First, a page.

Learning to Climb Smarter

Alice coaching me on how to climb in a more fluid way.
Alice coaching me on how to climb in a more fluid way.

My main priority in my return to rock climbing is to build up my strength and develop my climbing technique in a way that reduces the chance of injuring myself again.  To do this I need to reassess how I climb.   My hope is that if I do this now, I can stop slipping back into any bad habits as well as stop new bad habits developing.  I decided that the best way to do this was to get an expert to assess my climbing and coach me on what to do to improve it.  So, I booked a climbing injury prevention session with Alice Turner, a qualified mountain instructor (MIA) and physiotherapist.  What I learned has really got me thinking about how I can climb in a smarter way by changing some of the fundamentals of how I move. Read more

Mostly Yellow in Fontainebleau

Me climbing problem orange 12 at Buthiers Piscine in the forests of Fontainebleau.
Me climbing problem orange 12 at Buthiers Piscine in the forests of Fontainebleau.

If it were not for bad customer service, I wouldn’t have been bouldering at Fontainebleau this week. On my first trip to Fontainebleau a year ago I tore the meniscus in my right knee while pulling hard on a heel hook. Since surgery on the knee, I’ve been trying to get back into climbing in a way that is slow, gentle and careful enough to avoid injury. Bouldering outside on boulders that often have sloping holds and rounded top-outs wasn’t necessarily what I would have picked as my reintroduction to climbing on real rock. However, I’d really enjoyed bouldering at Fontainebleau and I had a free Channel Tunnel ticket that expired at the end of June. This ticket was by way of apology from Eurotunnel for a four-hour delay to the train taking me to France on that first Fontainebleau trip and for failing to even reply to my initial complaints. That ticket was a good excuse to go. Read more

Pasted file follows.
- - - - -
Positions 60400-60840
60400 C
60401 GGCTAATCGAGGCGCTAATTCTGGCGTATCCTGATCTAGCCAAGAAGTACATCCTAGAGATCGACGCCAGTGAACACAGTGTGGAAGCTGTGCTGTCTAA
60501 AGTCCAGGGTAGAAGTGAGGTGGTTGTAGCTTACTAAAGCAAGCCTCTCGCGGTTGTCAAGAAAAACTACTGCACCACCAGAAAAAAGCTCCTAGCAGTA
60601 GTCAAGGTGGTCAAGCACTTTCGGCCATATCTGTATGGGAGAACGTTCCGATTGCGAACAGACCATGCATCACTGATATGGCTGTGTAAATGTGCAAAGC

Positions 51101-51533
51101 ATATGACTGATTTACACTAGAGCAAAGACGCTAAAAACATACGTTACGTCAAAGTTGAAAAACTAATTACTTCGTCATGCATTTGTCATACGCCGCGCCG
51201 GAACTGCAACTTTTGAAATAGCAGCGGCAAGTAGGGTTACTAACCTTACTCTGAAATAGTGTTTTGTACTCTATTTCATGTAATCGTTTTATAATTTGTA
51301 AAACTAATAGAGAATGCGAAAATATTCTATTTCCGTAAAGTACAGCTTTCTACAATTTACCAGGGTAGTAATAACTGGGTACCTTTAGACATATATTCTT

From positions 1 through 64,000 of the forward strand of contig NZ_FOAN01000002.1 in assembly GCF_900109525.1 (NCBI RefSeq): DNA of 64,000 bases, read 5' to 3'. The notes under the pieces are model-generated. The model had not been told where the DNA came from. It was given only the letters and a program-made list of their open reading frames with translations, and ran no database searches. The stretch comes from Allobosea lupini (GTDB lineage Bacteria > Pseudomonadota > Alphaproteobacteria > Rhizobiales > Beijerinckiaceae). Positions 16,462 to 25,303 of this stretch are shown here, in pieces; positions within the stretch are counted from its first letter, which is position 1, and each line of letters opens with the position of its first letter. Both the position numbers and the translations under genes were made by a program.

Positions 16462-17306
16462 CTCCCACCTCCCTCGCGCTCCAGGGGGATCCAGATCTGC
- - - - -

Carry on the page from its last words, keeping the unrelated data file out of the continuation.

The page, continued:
Back on Plastic

I’ve taken my first steps back into climbing following surgery on my injured knee.  They’re just small steps at my local climbing wall, because I worry that anything else will see me injure myself again or at least slow down my recovery.  My physio was clear about how to not hurt myself – avoid jumping down or falling off from boulder problems until my legs have regained the strength needed to cushion the impact.  The only way to follow that advice was to carefully climb easy problems and down climb everything. Back to plastic

This was limiting and could have been a bit irritating, but I decided the best thing to do was to accept climbing this way and ended by enjoying my session.  It’s sometimes fun to just focus on moving well during a climb and to forget about pushing yourself to climb harder.  I think that I’ve been guilty in the past of getting so caught up in things like the next gear placement, the fall below me, reducing rope drag or how to complete the next move that I just forget to enjoy moving on the rock (or on plastic).  My injury has been frustrating, but it is getting me to think differently and to think more about how I move, how I balance and how I can just relax into climbing.  If I can change my focus in this way then may I can  enjoy the climbing I can do more and build up the fundamentals of good climbing technique so that I can be a better climber in future.  Maybe I can also not get frustrated about how rusty my technique is right now and how much strength I’ve lost. 

My climbing wall session was the start of all this.  I’ve got quite a way to go yet to return to my previous climbing standard, but I’m happy to be back climbing.

One Year On

It has been one year since my injury. One year since I tore a part of my knee using a heel hook while bouldering. One year in which I made my injury worse and in which I’ve been trying to recover so that I can climb again.

In retrospect, this was a bad idea.
In retrospect, this was a bad idea.

I was unlucky, uninformed and an idiot. It was near the end of our second day of my first bouldering trip to Fontainebleau and I was with a group climbing just a few more problems before it got too dark and late. Some of the group had climbed this tricky problem up the flat front of a split boulder and I wanted to do it too. It was different, a challenge and looked fun. This was partly because completing the problem required a right heel hook and I don’t do heel hooks often. Climbing in the lower grades means that I either don’t need to do them that much or can get away with using different moves. But I wanted to try them now because I want to make the most of my time in the legendary Fontainebleau forest and wanted to do this climb. Read more